The rigorous technique of Pialat's film is basically compression without compression. In going for "reality," he's eliminated as much montage as possible. Using extended handheld camera takes with tracks and pans to keep the regularly ad-libbed scenes going without a cut, he's packed everything into incidents that can become explosive without foreshadowing anything. The problem with only using straight cuts, for the most part only when necessary to change scenes, is that the viewer suffers from time displacement. You are distracted because you don't know if five minutes or two months have passed, making certain outbursts or lack thereof seem puzzling.

The real compression here is in what the scenes themselves contain. Pialat chooses not to really let a scene play out. Instead, he crams all the necessary information together, sometimes resulting in overload. The idea, I believe, is to reject montage is to not be manipulative, but of course it's just a different form of manipulation. Where it succeeds is in the emotional outbursts and fights. Editing can be seen as a form of audience protection because it points out that the actions either didn't really happen or already happened. The lack thereof gives the sequential film more of a live feel, and leaves us wanting to run for cover.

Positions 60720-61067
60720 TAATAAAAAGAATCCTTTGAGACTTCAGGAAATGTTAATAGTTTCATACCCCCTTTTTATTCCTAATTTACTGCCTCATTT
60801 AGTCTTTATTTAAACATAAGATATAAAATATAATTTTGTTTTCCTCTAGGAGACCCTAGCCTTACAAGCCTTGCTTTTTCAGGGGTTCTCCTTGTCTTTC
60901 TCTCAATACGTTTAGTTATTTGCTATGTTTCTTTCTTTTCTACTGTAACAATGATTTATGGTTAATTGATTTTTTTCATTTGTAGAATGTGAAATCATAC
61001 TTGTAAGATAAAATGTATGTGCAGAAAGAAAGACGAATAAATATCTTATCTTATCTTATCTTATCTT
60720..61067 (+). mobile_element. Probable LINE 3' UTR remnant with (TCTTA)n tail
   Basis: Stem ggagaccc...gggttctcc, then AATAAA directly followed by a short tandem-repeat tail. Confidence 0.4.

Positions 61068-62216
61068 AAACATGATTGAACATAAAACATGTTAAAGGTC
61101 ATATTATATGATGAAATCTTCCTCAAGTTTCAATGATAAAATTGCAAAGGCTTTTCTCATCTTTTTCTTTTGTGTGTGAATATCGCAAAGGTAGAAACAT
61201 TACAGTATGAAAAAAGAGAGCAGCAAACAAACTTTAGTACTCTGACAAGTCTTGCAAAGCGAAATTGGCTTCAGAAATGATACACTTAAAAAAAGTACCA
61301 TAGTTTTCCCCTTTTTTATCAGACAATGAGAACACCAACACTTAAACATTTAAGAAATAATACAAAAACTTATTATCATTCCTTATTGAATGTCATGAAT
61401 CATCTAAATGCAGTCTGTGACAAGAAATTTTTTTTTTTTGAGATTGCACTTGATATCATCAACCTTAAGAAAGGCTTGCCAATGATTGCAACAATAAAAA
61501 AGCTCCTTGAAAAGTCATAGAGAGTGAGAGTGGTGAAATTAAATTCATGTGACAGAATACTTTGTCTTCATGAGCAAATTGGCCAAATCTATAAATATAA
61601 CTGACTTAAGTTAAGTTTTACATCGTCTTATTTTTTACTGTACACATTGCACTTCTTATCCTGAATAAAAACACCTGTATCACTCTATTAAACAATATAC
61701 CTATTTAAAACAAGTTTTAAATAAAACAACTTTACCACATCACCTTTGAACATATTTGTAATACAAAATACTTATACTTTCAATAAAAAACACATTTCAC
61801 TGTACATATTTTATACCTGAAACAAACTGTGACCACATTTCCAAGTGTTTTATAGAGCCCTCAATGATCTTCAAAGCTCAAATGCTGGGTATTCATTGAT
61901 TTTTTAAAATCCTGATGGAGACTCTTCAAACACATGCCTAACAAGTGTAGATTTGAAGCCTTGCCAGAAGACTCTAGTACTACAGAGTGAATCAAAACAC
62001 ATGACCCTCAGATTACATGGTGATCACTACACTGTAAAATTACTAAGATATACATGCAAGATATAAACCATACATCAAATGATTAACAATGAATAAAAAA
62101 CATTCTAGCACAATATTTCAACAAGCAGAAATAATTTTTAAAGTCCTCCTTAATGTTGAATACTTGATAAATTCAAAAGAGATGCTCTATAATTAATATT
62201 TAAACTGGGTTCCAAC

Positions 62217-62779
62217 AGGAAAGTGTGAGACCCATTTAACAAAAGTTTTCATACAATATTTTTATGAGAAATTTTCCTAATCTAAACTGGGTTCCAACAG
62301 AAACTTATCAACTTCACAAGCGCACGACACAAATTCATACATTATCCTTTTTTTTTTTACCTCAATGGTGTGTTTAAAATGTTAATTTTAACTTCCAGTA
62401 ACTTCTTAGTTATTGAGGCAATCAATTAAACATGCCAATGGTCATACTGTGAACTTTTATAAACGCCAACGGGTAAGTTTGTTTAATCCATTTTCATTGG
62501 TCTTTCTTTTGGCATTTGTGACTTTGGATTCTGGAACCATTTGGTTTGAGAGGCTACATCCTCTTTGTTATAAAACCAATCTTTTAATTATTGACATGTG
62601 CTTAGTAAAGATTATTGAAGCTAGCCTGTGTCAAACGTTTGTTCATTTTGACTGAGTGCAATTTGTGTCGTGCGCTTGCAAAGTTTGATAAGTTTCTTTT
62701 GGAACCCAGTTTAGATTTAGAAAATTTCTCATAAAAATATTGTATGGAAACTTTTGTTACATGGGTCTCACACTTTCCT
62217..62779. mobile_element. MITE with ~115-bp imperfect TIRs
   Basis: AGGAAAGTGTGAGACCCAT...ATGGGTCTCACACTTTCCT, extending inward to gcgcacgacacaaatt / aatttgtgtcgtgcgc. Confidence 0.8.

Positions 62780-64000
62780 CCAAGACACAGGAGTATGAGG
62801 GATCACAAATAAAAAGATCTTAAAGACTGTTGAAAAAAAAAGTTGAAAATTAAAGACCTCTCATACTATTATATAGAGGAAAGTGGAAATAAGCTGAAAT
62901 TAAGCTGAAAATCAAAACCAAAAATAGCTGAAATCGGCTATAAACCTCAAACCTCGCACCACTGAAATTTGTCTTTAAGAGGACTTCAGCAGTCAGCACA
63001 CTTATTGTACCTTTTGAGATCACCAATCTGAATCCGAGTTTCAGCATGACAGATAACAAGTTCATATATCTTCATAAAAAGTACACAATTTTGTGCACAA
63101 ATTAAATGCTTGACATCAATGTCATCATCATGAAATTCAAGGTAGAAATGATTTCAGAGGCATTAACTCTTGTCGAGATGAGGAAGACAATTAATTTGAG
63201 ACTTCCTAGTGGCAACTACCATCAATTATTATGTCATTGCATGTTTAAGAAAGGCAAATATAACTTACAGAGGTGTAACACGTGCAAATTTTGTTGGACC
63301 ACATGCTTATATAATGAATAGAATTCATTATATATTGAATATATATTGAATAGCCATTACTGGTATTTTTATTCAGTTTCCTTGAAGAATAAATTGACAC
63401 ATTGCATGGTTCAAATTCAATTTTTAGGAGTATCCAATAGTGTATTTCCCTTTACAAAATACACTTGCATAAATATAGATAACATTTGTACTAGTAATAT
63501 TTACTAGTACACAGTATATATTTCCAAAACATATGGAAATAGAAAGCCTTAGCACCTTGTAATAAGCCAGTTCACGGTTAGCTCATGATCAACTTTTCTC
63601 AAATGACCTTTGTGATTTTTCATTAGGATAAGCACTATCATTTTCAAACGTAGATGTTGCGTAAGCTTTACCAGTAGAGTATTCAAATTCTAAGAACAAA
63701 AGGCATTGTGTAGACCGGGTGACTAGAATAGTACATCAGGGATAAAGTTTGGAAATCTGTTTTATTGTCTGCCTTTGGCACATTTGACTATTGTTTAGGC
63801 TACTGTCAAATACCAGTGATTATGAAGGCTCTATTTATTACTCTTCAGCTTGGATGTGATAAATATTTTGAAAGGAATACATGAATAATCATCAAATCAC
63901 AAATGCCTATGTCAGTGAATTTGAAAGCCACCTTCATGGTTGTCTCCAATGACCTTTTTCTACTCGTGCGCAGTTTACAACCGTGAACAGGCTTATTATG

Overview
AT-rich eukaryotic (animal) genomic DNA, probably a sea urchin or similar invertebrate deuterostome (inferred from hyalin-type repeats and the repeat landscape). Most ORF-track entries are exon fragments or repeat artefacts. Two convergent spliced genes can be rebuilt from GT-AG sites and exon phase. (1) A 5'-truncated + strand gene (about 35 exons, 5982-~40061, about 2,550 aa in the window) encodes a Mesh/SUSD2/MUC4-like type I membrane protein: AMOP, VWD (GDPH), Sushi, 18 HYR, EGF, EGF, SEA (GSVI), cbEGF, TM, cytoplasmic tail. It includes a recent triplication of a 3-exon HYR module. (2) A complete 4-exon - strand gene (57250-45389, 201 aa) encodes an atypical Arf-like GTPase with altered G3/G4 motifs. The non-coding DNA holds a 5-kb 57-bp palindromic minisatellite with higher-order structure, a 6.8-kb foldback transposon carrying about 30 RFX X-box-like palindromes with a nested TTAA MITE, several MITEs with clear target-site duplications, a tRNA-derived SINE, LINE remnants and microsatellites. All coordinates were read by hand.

Pialat has forced us to draw our own conclusions on almost everything. He wants to recreate the uncertainty of life, especially relationships. There's no explanation or moralization, so when we see a shouting match followed by a scene where the characters are agreeable we simply must conclude that enough time has passed that they got over their anger enough to tolerate one another. This I like, but toward the end it starts jumping so quickly that there's little continuity because with all the changes we need to detect and new family members we need to identify the details become too muddled. Even though at one point they say six months have passed and a new wife and brother-in-law are eventually introduced, you kind of lose tract of what's going on waiting to find out such details. In a way, the whole film is muddled because we don't know what we are supposed to be arguing for or against. The details, actions, and techniques that probably should be challenged lack the basis and/or exposition to make a solid pro or con argument. It's like the history argument in the film, except we were there in a sense.